Vivek Ranadive, the chairman of the Sacramento Kings, is the NBA's first owner of Indian origin. But he has made a name for himself less for his personal background and his business decisions, and more for his hallmark of standing up for what he feels is right. He is a progressive owner in an increasingly progressive league. He joined the calls for Donald Sterling's ouster from the Clippers, after a tape surfaced in which Sterling spouted racist views to his mistress. Ranadive backed the NBA's All-Star Game location shift in 2017 from Charlotte, after the state legislature and governor of North Carolina passed and signed into law House Bill 2, a controversial measure that prevented transgender people from using the restroom consistent with their gender identity, among other things.
But following the fatal shooting of Stephon Clark by Sacramento police officers this past March, it was Ranadive's simple acknowledgement that business could not go on as normal that continues to resonate. "We here at the Kings recognize that we have a big platform," Ranadive said from midcourt after the game. "It's a privilege, but it's also a responsibility. It's a responsibility we take really seriously. We stand before you—old, young, black, white, brown—and we are all united in our commitment."
Ranadive was, in part, responding to the calls from activists who had staged a protest in Clark's name outside of the Kings' arena. "It was something that was on people's minds," Ranadive says now. "It was on my mind and you could see that it was something that deeply impacted the whole community."
He did not realize how far his words had echoed. A barista at the coffee shop he frequents thanked him the following day by paying for his coffee and muffin. A friend living in Paris emailed him. "I was blown away by how this went," Ranadive recalls now. "Everyone all over the world responded, and the next day and the weeks to come, my phone was ringing off the hook and I was getting phone calls, text messages, emails from everybody from all over the world—from people in politics to generals to pastors."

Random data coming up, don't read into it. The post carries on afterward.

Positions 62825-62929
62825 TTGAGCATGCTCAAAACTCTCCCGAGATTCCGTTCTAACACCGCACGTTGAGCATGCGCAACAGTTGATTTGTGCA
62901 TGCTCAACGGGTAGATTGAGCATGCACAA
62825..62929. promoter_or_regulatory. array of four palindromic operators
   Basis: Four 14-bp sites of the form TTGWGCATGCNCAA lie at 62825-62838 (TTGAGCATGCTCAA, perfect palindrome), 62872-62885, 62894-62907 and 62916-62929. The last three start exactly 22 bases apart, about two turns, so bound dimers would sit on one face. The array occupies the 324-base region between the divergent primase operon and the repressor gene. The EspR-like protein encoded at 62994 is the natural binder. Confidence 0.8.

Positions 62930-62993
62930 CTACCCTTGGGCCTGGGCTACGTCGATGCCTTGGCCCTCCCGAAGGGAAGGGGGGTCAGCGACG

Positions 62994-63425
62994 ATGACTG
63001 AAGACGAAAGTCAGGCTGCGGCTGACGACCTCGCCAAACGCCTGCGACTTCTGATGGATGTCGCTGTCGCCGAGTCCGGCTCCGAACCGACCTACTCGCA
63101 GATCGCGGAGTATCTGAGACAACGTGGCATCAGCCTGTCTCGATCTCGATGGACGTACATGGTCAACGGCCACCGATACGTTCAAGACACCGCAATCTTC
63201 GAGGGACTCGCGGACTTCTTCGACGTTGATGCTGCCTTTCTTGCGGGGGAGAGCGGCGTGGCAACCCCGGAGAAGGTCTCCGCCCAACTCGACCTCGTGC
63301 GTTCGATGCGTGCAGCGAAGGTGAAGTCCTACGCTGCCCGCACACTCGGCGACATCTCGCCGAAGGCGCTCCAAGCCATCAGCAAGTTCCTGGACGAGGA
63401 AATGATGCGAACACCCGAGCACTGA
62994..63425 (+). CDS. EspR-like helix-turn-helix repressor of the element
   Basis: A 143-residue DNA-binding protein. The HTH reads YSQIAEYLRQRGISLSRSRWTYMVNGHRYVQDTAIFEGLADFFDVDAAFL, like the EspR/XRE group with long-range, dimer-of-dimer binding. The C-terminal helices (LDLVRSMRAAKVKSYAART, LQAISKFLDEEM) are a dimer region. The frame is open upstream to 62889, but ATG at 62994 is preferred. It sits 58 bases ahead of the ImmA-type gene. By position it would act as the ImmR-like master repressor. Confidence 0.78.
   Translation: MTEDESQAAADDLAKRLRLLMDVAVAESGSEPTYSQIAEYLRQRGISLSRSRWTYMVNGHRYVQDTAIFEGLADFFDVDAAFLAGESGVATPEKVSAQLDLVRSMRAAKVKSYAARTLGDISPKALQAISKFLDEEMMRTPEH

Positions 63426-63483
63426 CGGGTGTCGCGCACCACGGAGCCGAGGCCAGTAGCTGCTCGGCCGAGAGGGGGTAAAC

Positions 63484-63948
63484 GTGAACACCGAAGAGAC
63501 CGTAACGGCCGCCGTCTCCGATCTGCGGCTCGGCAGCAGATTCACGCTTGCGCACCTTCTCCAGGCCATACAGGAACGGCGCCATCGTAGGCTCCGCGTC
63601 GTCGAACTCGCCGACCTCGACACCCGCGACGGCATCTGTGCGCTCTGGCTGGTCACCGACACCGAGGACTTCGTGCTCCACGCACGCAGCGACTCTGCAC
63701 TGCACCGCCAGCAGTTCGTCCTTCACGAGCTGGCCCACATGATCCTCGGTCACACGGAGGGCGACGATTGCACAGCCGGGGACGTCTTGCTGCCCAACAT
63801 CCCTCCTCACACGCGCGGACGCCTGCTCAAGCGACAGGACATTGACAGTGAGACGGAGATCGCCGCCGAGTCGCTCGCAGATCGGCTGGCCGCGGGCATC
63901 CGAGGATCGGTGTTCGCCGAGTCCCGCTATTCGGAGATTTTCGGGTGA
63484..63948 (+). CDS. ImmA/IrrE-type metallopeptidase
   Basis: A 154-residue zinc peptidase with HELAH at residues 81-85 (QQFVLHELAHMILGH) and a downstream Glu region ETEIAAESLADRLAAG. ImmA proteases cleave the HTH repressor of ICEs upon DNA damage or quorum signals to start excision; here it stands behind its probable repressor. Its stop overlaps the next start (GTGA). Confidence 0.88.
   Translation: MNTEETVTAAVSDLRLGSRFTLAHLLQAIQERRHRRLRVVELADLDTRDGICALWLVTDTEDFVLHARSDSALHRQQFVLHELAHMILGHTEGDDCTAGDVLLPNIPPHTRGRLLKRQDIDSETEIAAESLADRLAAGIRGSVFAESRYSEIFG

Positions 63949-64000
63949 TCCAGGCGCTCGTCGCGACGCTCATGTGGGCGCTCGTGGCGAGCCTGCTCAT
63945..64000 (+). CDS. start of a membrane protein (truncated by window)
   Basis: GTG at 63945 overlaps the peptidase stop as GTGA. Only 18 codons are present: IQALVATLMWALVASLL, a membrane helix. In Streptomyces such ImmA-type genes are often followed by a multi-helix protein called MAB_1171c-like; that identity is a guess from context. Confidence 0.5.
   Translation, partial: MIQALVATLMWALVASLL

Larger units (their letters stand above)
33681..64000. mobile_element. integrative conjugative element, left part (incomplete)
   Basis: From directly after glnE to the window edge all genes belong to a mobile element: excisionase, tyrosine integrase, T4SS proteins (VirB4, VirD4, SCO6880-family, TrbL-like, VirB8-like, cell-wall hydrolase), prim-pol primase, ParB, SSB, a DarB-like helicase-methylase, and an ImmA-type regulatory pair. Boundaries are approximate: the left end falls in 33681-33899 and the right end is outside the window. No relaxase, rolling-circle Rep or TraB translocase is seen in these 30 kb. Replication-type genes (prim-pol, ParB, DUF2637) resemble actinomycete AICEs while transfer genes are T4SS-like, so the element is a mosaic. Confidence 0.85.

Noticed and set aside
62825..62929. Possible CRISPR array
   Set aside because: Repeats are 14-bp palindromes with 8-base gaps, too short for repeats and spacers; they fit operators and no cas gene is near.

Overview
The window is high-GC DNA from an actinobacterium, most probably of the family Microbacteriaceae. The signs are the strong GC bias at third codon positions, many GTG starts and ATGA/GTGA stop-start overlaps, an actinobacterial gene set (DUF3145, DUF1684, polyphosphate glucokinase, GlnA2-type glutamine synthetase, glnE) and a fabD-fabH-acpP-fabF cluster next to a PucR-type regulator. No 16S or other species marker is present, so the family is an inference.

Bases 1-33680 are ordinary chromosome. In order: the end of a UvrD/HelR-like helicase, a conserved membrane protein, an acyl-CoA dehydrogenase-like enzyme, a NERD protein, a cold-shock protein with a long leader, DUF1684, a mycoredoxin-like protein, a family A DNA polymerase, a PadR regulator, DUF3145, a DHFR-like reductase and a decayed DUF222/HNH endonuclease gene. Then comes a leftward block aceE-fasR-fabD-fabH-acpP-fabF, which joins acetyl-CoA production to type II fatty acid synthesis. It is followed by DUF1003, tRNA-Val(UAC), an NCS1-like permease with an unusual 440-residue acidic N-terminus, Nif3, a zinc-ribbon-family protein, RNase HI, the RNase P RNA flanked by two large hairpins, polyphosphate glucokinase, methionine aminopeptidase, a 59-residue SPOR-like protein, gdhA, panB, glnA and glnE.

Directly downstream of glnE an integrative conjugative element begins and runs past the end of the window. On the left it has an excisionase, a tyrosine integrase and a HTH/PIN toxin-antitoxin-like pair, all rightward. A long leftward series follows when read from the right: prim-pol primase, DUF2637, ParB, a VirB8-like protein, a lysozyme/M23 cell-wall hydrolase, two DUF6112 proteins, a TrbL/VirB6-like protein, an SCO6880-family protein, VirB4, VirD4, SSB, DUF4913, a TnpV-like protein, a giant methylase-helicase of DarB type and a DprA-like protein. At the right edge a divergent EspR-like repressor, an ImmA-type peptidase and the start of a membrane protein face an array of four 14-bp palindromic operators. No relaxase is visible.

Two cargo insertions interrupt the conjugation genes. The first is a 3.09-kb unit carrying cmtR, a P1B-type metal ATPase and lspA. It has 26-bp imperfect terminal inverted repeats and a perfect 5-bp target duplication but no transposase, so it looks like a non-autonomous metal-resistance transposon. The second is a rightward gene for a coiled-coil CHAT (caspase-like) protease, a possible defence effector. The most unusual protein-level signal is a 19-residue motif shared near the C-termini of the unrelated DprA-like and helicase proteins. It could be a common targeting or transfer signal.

It didn't stop there. Ranadive's team—along with members of the opposing Boston Celtics—wore T-shirts with "#StephonClark" on the back. They also appeared in a PSA—"Accountability. We are one"—about police brutality. These gestures caught the attention of many. It didn't quell the concerns of others: At a home game against Dallas a few contests later, community protestors barred the entrance and challenged the organization to do more.
Ranadive and his organization have continued to engage. The Kings recently partnered with the Build. Black. Coalition and the Black Child Legacy Campaign to launch a youth summer basketball league to help Sacramento heal in the wake of Clark's death. The franchise, again with the help of Build. Black. Coalition as well as Black Lives Matter Sacramento, also announced the creation of an education fund for Clark's children.
And the world has taken note.
Ranadive's power move demonstrates how impactful a simple acknowledgement from a genuine place can be. "I just picked up the mic and gave voice to what people were thinking and I was surrounded by my staff, by my players and I was just speaking from the heart, just saying what any person of decency would say," Ranadive says.
Jonathan Abrams is a senior writer for B/R Mag. A former staff writer at Grantland and sports reporter at the New York Times and the Los Angeles Times, Abrams is also the best-selling author of All the Pieces Matter: The Inside Story of The Wire—available right here, right now. Follow him on Twitter: @jpdabrams
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